Digital technology: Key to a healthcare revolution
• With 451 million active internet users, digitization has left an indelible mark on India, across sectors.
• Around 76% of healthcare professionals in the country already use digital health records in their practice. Further, numerous start-ups in India are bringing novel technologies such as wearable-tech, genomics, telemedicine and artificial intelligence to the country’s healthcare ecosystem.
• ICT-led delivery and consumption of healthcare services have a number of benefits like reaching out to patients in remote areas or those with chronic diseases.
• These difficulties can be resolved by investing in this technology, spreading awareness about its use and creating conducive environment for it to flourish.
With 451 million monthly active internet users, digitalization has left an indelible mark on India. From food and dining to commuting to entertainment to commercial transactions – there is hardly any domain of life which has not borne the imprints of virtual world. One such arena where digital technology is making its presence felt is the healthcare sector.
The global digital health market was estimated at US$ 179.6 billion in 2016. At a CAGR of 13.40% during 2017 to 2025, it is projected to reach US$ 536.6 billion by 2025. The demand for digital health services is comparatively higher than other digital health components and is projected to remain high over the forthcoming years, states the research report.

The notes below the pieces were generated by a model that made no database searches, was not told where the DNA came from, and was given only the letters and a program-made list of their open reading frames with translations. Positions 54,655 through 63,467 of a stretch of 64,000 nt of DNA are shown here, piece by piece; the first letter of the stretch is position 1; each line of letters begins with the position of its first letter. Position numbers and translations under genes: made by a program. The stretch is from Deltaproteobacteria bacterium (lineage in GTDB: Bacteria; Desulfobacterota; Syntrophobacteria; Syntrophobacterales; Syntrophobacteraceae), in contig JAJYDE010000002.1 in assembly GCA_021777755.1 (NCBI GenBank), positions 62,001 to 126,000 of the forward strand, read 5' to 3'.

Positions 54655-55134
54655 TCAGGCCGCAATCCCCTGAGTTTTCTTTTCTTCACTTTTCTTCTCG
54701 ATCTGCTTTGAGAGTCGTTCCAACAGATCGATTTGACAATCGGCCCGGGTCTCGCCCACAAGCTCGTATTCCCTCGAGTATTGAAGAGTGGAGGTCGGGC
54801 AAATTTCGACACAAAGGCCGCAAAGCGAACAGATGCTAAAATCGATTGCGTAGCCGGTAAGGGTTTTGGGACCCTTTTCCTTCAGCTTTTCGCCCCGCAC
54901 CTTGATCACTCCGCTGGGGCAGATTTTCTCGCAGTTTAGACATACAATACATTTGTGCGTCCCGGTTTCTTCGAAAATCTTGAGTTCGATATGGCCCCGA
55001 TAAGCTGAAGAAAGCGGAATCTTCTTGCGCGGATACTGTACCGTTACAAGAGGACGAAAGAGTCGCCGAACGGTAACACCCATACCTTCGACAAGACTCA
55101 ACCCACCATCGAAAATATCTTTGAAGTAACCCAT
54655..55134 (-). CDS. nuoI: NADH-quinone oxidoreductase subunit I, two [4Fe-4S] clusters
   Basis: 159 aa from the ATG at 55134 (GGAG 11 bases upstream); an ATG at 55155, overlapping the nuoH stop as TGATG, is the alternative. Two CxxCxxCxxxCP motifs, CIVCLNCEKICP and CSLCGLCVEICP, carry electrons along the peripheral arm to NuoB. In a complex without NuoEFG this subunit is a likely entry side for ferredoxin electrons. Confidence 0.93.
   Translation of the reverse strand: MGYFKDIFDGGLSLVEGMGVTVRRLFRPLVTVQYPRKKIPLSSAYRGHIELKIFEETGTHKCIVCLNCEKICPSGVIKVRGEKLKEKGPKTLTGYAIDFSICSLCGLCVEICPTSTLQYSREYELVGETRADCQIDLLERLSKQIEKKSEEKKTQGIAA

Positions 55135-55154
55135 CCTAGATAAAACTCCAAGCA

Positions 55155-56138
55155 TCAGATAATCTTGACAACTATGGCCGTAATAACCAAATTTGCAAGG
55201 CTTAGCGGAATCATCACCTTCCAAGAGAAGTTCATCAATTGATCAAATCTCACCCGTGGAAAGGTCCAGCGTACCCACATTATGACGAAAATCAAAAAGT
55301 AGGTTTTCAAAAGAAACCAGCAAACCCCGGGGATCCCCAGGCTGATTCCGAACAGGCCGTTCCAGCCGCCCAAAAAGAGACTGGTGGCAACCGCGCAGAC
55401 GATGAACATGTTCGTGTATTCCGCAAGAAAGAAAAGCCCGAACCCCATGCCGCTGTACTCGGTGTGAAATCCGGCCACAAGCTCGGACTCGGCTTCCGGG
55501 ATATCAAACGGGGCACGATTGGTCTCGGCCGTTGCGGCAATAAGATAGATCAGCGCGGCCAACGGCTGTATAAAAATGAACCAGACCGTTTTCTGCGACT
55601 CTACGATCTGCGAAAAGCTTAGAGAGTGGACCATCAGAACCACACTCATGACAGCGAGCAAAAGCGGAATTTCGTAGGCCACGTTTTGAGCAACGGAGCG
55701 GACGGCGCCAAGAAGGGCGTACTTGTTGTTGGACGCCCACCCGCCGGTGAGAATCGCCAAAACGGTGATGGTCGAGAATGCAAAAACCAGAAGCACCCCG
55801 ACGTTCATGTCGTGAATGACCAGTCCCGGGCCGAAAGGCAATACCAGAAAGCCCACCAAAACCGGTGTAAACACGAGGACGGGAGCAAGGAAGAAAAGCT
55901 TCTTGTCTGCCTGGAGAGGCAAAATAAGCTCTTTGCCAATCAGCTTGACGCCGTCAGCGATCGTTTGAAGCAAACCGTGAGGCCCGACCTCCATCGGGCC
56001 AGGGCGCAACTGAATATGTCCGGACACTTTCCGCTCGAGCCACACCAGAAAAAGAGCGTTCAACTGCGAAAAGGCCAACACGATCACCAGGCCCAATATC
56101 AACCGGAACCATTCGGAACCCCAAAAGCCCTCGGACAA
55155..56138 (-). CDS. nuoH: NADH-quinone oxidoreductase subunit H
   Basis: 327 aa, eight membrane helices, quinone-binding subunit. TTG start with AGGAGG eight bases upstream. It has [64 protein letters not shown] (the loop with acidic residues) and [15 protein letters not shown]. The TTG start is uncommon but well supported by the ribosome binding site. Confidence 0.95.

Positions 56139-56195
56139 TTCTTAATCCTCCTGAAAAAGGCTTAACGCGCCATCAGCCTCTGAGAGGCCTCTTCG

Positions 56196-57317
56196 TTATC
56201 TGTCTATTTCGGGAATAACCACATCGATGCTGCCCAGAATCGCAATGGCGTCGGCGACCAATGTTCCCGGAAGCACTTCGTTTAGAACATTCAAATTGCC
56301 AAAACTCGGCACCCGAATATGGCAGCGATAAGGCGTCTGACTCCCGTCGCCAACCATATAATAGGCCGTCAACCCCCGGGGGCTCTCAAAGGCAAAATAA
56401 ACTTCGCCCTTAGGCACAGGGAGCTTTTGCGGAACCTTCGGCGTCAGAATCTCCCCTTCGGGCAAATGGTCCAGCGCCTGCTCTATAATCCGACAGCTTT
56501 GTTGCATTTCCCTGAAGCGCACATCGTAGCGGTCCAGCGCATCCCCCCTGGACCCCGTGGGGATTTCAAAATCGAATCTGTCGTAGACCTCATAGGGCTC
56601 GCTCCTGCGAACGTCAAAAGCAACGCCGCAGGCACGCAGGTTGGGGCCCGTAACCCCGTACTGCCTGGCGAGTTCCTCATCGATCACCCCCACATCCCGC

Findings from Future Health Index 2019 disclose that around 76% of healthcare professionals in the country already use digital health records in their practice. Further, India meets the 15-country average when it comes to the usage of artificial intelligence within healthcare at 46%.
The use of this technology by healthcare professionals in the country is known to have yielded a positive impact on quality of care (90%), healthcare professional satisfaction (89%), and patient outcomes (70%) when compared to the 15-country average of 69%, 64% and 59% respectively. Thus, the findings from this survey divulge that India has made progress in the field of digital healthcare technology. Tools including tele-health and adaptive intelligence solutions have become pivotal in delivering value-based care across the healthcare continuum in India.
A number of start-ups in India are bringing novel technologies such as wearable-tech, genomics, telemedicine and artificial intelligence to the country’s healthcare ecosystem. ICT-led delivery and consumption of healthcare services has a number of benefits for the users. Firstly, this model of care creates the much-needed structured care continuum for the pool of chronic patients by offering them an interface (mobile app) with the healthcare system throughout the year, beyond those periodic doctor visits. For example, organisations such as NanoHealth and BeatO have developed such mobile apps linked to patient’s glucometer, which stores sugar levels of the patient over time and helps monitor cardiovascular, hypertensive diseases and diabetes.
Secondly, it is also ideal for catering to patients with mobility constraints or those in remote locations. For example, Karma Healthcare provides telemedicine solutions, which connect patients in remote parts of the country to physicians in urban areas. There are some start-ups in India which are also reaching out to the global audiences. For example, Onco.com is connecting cancer patients to distant specialists based on the latter’s sharing of standardised reports.